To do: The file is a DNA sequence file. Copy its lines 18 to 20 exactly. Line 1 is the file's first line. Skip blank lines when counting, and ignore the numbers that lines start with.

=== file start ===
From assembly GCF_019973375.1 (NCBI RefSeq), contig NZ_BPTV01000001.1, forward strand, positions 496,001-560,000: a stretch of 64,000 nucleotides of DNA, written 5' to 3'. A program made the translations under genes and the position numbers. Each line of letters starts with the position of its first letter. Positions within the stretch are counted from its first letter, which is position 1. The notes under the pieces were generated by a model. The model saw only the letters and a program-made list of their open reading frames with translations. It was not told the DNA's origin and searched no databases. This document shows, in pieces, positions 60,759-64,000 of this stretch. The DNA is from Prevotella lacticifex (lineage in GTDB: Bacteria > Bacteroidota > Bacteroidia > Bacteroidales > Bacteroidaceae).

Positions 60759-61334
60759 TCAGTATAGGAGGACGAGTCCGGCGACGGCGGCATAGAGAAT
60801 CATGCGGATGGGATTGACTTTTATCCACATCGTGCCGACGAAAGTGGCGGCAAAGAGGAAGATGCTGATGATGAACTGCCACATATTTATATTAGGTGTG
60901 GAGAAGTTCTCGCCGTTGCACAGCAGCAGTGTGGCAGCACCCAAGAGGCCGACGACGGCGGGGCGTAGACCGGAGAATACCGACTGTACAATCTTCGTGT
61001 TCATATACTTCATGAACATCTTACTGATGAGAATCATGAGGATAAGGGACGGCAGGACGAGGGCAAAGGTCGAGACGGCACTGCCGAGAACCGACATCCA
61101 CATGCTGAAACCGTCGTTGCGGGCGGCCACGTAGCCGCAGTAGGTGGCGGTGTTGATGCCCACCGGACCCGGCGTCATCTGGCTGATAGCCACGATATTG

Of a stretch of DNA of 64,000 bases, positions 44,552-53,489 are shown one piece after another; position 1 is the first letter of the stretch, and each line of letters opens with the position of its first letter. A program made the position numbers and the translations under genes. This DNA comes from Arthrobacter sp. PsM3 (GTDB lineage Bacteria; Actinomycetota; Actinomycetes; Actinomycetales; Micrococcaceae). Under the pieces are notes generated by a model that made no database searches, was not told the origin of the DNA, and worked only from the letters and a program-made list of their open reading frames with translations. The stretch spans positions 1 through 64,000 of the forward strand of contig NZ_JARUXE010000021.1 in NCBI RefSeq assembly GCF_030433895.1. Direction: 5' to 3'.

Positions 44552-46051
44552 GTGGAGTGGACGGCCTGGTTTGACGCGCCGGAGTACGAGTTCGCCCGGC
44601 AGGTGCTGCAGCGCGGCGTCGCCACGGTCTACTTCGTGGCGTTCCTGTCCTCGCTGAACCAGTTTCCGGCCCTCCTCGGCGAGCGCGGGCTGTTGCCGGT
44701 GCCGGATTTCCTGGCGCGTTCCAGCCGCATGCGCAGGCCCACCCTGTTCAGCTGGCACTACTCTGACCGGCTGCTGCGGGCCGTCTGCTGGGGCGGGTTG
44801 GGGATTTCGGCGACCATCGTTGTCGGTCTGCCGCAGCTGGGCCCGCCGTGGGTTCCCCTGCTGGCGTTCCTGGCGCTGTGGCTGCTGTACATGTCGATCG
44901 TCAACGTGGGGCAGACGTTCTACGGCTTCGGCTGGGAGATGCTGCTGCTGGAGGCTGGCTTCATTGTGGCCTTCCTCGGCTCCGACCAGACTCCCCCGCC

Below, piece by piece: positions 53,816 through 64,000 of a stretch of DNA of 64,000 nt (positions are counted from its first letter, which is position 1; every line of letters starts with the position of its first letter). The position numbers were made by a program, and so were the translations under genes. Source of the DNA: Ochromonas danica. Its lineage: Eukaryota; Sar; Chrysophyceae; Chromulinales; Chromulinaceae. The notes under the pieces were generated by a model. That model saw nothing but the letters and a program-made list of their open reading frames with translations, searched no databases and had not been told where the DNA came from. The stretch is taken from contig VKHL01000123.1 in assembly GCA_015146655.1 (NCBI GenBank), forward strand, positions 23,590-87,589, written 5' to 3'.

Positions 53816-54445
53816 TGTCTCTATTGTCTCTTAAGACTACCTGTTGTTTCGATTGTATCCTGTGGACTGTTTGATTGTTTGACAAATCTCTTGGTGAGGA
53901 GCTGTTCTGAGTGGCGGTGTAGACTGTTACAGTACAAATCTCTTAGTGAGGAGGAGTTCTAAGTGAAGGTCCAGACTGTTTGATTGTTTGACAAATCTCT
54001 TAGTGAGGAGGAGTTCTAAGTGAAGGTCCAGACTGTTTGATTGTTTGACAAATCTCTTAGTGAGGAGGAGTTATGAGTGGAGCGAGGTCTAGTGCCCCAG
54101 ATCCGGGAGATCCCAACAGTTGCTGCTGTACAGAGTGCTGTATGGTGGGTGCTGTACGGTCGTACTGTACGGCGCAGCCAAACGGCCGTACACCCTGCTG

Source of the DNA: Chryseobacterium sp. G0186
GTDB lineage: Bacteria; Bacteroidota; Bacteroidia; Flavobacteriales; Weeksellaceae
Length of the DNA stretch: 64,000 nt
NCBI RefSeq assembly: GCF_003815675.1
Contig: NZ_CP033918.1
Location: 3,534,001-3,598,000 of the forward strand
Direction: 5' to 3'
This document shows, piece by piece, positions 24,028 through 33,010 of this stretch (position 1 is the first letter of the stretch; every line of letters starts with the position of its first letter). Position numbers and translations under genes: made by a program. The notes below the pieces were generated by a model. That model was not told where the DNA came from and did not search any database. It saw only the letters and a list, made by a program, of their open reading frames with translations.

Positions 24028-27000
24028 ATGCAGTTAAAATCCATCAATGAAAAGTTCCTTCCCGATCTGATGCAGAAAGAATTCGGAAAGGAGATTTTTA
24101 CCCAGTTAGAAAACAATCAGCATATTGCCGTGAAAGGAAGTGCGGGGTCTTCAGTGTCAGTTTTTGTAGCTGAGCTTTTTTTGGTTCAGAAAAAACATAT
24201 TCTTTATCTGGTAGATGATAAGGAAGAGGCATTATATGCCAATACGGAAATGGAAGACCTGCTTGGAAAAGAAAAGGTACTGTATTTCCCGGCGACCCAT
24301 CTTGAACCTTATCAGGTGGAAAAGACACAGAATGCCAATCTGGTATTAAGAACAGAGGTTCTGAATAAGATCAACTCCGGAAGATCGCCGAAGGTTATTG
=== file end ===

53901 GCTGTTCTGAGTGGCGGTGTAGACTGTTACAGTACAAATCTCTTAGTGAGGAGGAGTTCTAAGTGAAGGTCCAGACTGTTTGATTGTTTGACAAATCTCT
54001 TAGTGAGGAGGAGTTCTAAGTGAAGGTCCAGACTGTTTGATTGTTTGACAAATCTCTTAGTGAGGAGGAGTTATGAGTGGAGCGAGGTCTAGTGCCCCAG
54101 ATCCGGGAGATCCCAACAGTTGCTGCTGTACAGAGTGCTGTATGGTGGGTGCTGTACGGTCGTACTGTACGGCGCAGCCAAACGGCCGTACACCCTGCTG